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Writing Wendl...

I really did want to write a light-hearted tale in case this one turns out to be my last novel (assuming it yet becomes a novel), but it's headed currently toward the shadows. I thought I knew Wendl Von Trier pretty well, having trekked with him through my previous book, The Winged Child .   There, Wendl presents as an elusive solitary, moving above all worldly fray while at the same time nudging events and characters toward a satisfactory conclusion. Sharp and intimidating on the outside and tender and motherly on the inside. A friend to the world, something of a trickster, but in all things working for good outcomes.  That is how I saw Wendl VonTrier. A  púka, mischievous, but essentially harmless, even benevolent, capable of presenting in whatever form or gender the moment required. Wendl seemed the ideal candidate to carry readers off into the literary sunset in good spirits after an exhilarating romp through a fantastical fiction. But all along, it seems, there were depths to

Prime crime...


I discovered Michael Bronte's novels through our publisher, Solstice Publishing. Recently, we've been exchanging emails about his work. A distillation of that conversation follows below.

hm.  Michael, can you tell us a little bit about your latest book?

MB. Homicide: Party of Twelve takes us to Jersey City where the boss of Chez Alain restaurant has just been gunned down in a drive by shooting. Frankie Fortunato, a hardworking server, moves up to become the new manager. New Jersey State Police Detective, Matt Klimecki, catches the case and leans heavily on the restaurant's employees to help solve it, including Frankie and his girlfriend, Gabby D'Angelo, who also works at Chez Alain. The plot twists and turns as Frankie struggles to please the owners and reopen the restaurant, while also dealing with the opposing forces of gun-running criminals and the authorities who are trying to catch them.

hm. What has drawn you to write in this particular genre?

MB. I’ve always enjoyed reading suspense, thriller, and mystery type stories. I like to see how other authors structure their plots to have the multitude of elements they throw in at the beginning of the story work into a single climax at the end. To me, that’s what makes a good book, and I enjoy the challenge of being able to put complex stories together and keep the reader guessing.

hm. When did you decide you are a writer? What awakened you to your calling?

MB. I didn’t decide I was a writer really until I started getting reviews. Until someone independent who is not a relative or a friend evaluates your work, you are a hobbyist as opposed to a writer, in my opinion. When I started getting good reviews from total strangers, I started to consider myself a writer.

hm. Who are the writers that have most influenced your work? 

MB. I like a number of popular mass market suspense/thriller writers like Michael Connelly, Nelson DeMille, and others, but I can’t say they’ve really influenced my work except how they tell the story to keep you turning pages. The good writers all do that, so I guess it’s a multitude of writers who’ve influenced me.

hm. What books are you reading right now?

MB. Currently, I pick books from authors I’ve not heard of—and there are many of them— to see how their style and story-telling ability compares to the really popular fiction authors, and of course to my own writing. The last two books I’ve read are The Solomon Effect by C.S. Graham, and Stop Me, by Brenda Novak. There are a lot of really good writers out there.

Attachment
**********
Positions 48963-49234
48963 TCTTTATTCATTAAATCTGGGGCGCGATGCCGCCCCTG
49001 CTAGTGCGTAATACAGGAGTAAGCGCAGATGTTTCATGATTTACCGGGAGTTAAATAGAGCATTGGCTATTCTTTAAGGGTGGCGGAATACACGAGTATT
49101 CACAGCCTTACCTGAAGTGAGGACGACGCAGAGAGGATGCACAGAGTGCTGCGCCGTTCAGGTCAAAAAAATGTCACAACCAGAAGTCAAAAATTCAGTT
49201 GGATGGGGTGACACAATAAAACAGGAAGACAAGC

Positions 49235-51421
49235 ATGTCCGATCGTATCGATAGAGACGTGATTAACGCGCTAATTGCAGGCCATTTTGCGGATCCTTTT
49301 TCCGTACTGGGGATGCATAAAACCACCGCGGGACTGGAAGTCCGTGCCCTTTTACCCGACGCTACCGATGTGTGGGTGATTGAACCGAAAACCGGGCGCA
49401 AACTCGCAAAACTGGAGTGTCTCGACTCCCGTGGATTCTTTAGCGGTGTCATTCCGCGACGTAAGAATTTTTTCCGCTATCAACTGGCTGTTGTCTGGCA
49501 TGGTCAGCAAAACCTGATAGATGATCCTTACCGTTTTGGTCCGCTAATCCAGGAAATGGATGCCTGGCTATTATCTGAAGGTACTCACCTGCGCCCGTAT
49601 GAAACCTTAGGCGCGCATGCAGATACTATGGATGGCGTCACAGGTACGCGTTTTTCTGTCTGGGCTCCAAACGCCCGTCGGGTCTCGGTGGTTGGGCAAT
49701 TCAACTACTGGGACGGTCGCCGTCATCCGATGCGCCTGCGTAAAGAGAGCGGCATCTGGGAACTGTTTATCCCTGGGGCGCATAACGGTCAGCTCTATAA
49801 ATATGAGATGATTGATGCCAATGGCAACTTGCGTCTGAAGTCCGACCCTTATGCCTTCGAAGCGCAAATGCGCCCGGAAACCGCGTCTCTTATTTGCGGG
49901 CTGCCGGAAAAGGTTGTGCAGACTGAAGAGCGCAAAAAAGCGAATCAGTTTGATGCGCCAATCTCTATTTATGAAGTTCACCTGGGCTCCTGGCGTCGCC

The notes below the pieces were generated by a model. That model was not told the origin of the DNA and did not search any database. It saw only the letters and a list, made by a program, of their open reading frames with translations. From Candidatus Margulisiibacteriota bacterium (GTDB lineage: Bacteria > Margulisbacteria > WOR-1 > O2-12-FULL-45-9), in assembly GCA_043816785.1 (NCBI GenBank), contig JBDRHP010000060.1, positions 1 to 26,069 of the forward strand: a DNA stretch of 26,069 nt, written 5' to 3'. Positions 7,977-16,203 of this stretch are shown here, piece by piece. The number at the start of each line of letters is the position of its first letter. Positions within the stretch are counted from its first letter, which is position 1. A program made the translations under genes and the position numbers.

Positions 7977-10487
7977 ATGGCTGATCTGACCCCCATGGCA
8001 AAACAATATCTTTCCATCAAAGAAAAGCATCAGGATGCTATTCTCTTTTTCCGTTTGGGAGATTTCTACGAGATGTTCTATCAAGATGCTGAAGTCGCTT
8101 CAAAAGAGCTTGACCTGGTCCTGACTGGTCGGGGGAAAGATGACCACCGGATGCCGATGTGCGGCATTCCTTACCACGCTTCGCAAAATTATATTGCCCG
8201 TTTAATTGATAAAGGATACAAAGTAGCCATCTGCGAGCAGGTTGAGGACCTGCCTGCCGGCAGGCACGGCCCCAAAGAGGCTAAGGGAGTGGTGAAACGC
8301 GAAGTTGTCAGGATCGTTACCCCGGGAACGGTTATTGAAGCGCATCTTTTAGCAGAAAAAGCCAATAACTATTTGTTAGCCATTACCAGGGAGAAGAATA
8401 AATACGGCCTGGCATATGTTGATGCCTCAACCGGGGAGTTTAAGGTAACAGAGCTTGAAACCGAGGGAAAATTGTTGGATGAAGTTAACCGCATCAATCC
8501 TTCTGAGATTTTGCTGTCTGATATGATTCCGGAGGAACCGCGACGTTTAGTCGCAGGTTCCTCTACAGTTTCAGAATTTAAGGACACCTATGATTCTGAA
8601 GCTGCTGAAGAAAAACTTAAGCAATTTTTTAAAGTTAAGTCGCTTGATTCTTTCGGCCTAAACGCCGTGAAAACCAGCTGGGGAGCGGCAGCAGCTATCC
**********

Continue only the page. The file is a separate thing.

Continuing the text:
hm. What is your favorite of the books you've read?

MB. Sorry, I can’t say that I have a favorite book. There are too many to classify one as my favorite.

hm. Who is your favorite character in your own books?

MB. That’s like asking which of your own children is your favorite. As an author, you have to love them all or you can’t relate to them when you’re writing. I like Carmen Madrid in The Dealership, and I also like Harry Curlander in The Brothers. All my heroes are just everyday people, sometimes from not very sophisticated backgrounds who rise to the occasion and face down the bad guys.

hm. Are you working on any new projects?

MB. Yes. I was really captivated with a book I just read titled City of Girls, by Elizabeth Gilbert, really intrigued with how the ENTIRE BOOK was the main character’s answer to a question she received in one-page letter at the beginning of the book. I’d never seen an author do that, and I thought I’d use the same structure in the book I’m working on now.

hm. Do you have a regular writing routine?

MB. I try to write first thing in the morning which is when my brain seems to be the most productive. Lately, however, I’ve found myself using up that time doing publicity work and bouncing around on social media sifting through all the bullshit in order to find something worthwhile to publicize my books, website, etc. That’s how I found you.

hm. Any advice for new writers?

MB. Yeah. I have a couple of pieces of advice. First, learn your craft. There’s the plot and the characters, and it all has to work. And then there’s the technical part of writing like sentence structure, punctuation, editing, etc. Nothing is more annoying than reading something with misspelled words, typos, or other glaring errors. Second, be prepared for a lot of rejection, often from people who don’t know their ass from their elbow. Just because they have an opinion and post it doesn’t mean they know what they’re talking about. You know what they say about opinions. Third, unless you’re ready for a long hard slog, don’t start writing. It’s extremely hard to stand out. You’ve got to have a tremendous amount of inner drive to be able to withstand all that.

Michael Bronte's website.

Get his new novel, Homicide, Party of Twelve, here.



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